Reprocessing Nuclear Fuel is the Way to Make Yucca Mountain Work for Everyone

 

DATE: May 8, 2002

BACKGROUND: The Associated Press reported on May 8, 2002 on the alleged inadequacies of Yucca mountain as a repository for spent nuclear fuel. In the report, the notion of reprocessing fuel to reduce storage needs was discussed but it said, "the U.S. remains opposed to reprocessing [of nuclear waste] because of nuclear proliferation concerns" AP added a statement by Energy Undersecretary Robert Card who said, "The administration is on record as being willing to reopen the reprocessing issue."

TEN SECOND RESPONSE: The administration is right to consider reprocessing nuclear fuel, in addition to opening the Yucca Mountain repository. New technology can reprocess fuel without the danger of proliferation.

THIRTY SECOND RESPONSE: Reprocessing nuclear fuel sent to the Yucca Mountain repository will provide us with affordable, abundant energy and change the storage requirements from vast quantities to be locked away for thousands of years to smaller quantities needing only a few hundred years of storage. New technology such as the Integral Fast Reactor and pyroreprocessing make all this possible with absolutely no danger of nuclear proliferation.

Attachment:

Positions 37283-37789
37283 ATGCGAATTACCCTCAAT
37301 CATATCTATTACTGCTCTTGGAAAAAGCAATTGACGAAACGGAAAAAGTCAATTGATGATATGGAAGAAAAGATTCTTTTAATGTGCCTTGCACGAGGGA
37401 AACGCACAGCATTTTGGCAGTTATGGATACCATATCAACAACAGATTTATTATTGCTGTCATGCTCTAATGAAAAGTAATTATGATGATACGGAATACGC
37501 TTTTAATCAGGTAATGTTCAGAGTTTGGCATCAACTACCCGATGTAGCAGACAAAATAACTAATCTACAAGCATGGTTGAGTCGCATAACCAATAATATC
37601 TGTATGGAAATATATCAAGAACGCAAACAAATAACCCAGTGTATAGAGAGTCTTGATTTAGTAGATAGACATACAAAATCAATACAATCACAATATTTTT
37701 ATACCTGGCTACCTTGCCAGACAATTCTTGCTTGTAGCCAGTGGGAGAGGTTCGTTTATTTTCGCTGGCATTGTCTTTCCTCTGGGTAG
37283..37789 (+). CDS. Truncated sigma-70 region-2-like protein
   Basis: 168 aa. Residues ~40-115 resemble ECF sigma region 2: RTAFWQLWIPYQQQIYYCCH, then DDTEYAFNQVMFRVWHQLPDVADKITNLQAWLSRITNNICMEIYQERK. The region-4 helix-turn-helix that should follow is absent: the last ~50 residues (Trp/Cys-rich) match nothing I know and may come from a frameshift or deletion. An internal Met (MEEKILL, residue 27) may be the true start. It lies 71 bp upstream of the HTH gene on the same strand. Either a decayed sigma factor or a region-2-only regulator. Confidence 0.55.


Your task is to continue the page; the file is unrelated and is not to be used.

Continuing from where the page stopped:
DISCUSSION: When work on the Integral Fast Reactor (IFR) and pyroreprocessing was halted by former Energy Secretary, Hazel O'Leary in 1994, on the groundless fear that it would create a market in bomb-grade plutonium, Argonne National Laboratory was just 2-3 years and $200-300 million dollars from completing the research necessary to build full-scale reactor/reprocessors.

For information on the Integral Fast Reactor, which could change Yucca Mountain from a long term repository to a shorter term, temporary storage facility, read National Policy Analysis #378, "Integral Fast Reactors: Source of Safe, Abundant, Non-Polluting Power" by George S. Stanford, Ph.D. at http://www.nationalcenter.org/NPA378.html.

 

by Tom Randall, Director
John P. McGovern, MD Center for Environmental and Regulatory Affairs
The National Center for Public Policy Research

Contact the author at: 773-857-5086 or [email protected]
The National Center for Public Policy Research, Chicago office
3712 North Broadway - PMB 279
Chicago, IL 60613